no fun in the funhouse

Remind me never to go grocery shopping by myself on a Thursday night at seven o’clock on a pathetically sunny Maine day in May. It seems that’s exactly when my buffer of retirees shuffling down the aisles have gone home to eat supper, watch television and turn in while the mom’s with their beautiful, talented, smart, coordinated sons and daughters come out of the woodwork.

Last night was like a grocery store version of a father-daughter dance, only it was moms instead, and it wasn’t in an open gymnasium on squeaky hardwood floors with a rockin’ band or a DJ. We were in a bleak paved parking lot and the narrow Lenoleum aisles and checkout lanes of our grocer.

Around every corner the happy mother-child pairs popped out like in some twisted amusement park funhouse. I looked at these moms with their remarkable children as if peering into one of those warped funhouse mirrors; my sorry reflection was distorted and it would have been even more farcical if I’d had Calvin with me. We’d have had our own little grocery store sideshow: Calvin seizing or screaming or laughing hysterically at nothing and walking as if drunken. With one hand I’d prod him to stay upright as I fumbled with a basket or cart in my other.

There were mothers gently holding their son’s hands, daughters riding on the front of carts, babies sitting upright reaching for crackers, toddlers barely eighteen months old running down aisles actually holding things in their hands. Calvin can’t even do that, I thought, even though he is eight.

As I passed the alcohol aisle I wondered if I should grab a bottle of bourbon to drown my sorrows. But I don’t drink bourbon. Oh well. I left the market down and dejected carrying my peanut butter, yogurt, chicken thighs, cat food, cat litter, milk and avocados in the colorful Michelle Obama shopping bag a friend gave me.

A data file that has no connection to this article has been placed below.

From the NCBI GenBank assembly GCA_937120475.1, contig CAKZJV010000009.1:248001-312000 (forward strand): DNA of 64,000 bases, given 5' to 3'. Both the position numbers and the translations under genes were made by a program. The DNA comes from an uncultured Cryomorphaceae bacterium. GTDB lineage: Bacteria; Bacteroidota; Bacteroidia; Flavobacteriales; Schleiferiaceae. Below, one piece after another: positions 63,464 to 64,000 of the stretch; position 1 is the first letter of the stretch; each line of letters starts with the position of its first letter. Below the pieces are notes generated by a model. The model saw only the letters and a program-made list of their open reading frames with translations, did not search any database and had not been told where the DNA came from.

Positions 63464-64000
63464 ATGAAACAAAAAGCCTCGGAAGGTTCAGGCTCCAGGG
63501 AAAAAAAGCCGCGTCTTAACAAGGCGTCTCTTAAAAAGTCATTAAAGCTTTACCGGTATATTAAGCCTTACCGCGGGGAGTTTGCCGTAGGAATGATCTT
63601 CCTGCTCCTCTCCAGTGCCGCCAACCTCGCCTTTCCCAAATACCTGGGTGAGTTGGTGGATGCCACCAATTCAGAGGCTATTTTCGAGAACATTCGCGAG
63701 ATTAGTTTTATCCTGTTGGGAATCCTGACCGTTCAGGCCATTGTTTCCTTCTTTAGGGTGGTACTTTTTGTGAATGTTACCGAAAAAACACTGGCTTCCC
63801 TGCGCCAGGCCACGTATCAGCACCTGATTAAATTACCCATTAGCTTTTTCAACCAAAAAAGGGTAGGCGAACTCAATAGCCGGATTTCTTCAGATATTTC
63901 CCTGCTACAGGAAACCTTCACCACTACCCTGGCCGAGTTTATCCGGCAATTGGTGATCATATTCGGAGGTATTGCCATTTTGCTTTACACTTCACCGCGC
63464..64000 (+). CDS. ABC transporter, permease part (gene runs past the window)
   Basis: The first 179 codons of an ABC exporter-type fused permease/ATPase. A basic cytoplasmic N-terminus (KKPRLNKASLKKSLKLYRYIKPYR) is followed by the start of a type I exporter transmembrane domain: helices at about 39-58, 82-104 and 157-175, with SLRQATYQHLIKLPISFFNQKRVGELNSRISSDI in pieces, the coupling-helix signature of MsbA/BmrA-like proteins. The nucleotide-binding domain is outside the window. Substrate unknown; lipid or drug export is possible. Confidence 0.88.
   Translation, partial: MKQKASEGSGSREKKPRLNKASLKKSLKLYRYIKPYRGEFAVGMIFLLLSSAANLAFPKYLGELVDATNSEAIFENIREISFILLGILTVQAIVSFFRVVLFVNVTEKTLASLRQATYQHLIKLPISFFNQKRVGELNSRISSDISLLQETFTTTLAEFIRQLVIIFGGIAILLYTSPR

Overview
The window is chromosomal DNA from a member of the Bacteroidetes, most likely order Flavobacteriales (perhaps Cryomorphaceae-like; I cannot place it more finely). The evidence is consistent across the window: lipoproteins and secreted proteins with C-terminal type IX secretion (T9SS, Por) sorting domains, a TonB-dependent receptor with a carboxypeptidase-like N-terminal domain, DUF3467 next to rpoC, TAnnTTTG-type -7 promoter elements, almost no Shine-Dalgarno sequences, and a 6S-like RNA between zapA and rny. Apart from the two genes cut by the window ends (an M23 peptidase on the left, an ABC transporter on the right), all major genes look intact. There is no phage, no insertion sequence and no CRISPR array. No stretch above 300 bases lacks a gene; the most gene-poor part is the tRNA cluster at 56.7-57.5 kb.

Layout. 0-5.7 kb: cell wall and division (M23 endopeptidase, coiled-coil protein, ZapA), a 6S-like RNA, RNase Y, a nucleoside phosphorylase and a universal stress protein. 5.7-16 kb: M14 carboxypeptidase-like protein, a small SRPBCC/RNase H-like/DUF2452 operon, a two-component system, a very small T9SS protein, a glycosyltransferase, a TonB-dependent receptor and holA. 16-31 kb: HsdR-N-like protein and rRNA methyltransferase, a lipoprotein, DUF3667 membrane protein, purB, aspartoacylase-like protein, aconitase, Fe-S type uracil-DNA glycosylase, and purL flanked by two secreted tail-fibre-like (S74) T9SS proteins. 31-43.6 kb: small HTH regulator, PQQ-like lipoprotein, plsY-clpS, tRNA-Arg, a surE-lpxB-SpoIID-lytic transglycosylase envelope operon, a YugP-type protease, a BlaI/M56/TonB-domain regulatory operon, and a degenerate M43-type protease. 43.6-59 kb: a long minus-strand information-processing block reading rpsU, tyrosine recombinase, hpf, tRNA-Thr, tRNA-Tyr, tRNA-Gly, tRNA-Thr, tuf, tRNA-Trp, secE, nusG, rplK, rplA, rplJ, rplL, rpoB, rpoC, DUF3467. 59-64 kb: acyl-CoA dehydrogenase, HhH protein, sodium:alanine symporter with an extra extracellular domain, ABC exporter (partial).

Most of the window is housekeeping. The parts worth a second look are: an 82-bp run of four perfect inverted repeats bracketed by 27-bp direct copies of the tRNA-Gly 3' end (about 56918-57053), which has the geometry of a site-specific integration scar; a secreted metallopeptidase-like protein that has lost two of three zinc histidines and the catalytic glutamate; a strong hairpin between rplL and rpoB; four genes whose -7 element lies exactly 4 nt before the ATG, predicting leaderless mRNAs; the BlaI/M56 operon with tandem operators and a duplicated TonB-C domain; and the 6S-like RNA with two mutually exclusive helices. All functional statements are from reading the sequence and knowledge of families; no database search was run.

I must not be getting out enough lately. Been hunkering down in the house writing on rainy days and out in the garden for hours on end weeding, pruning, raking, mowing, planting, edging, watering. I realized I must have been suffering a bit of the lonelies when I got all gussied up—put on a clean pair of jeans, a pretty shirt and earrings—simply to go to the supermarket by myself.

Just as I was leaving home—Calvin shrieking as the nurse fed him dinner—our friend Macauley stopped by with a bouquet of pink and yellow flowers. He knew Michael was gone again and so was hoping to cheer me up. We stood in the driveway talking about Calvin’s manic, antiepileptic drug-induced behavior and I wanted to cry, but didn’t. “I can’t imagine,” he said, “no one can know how hard it is but you.” I told him that that’s what my mother always says to me when she learns of my struggles. I added that hearing him say that is so much better than someone saying, "it will get better" or "there is a higher purpose that you just can’t see" or "God doesn’t give you more than you can handle." He knows I think that’s all a load of crap, and might even feel the same though he is an episcopal chaplain. We hugged. Then I drove off to the market to get my groceries and one gut-wrenching ride through a funhouse full of ridiculously healthy children and their mothers.

photo by Michael Kolster

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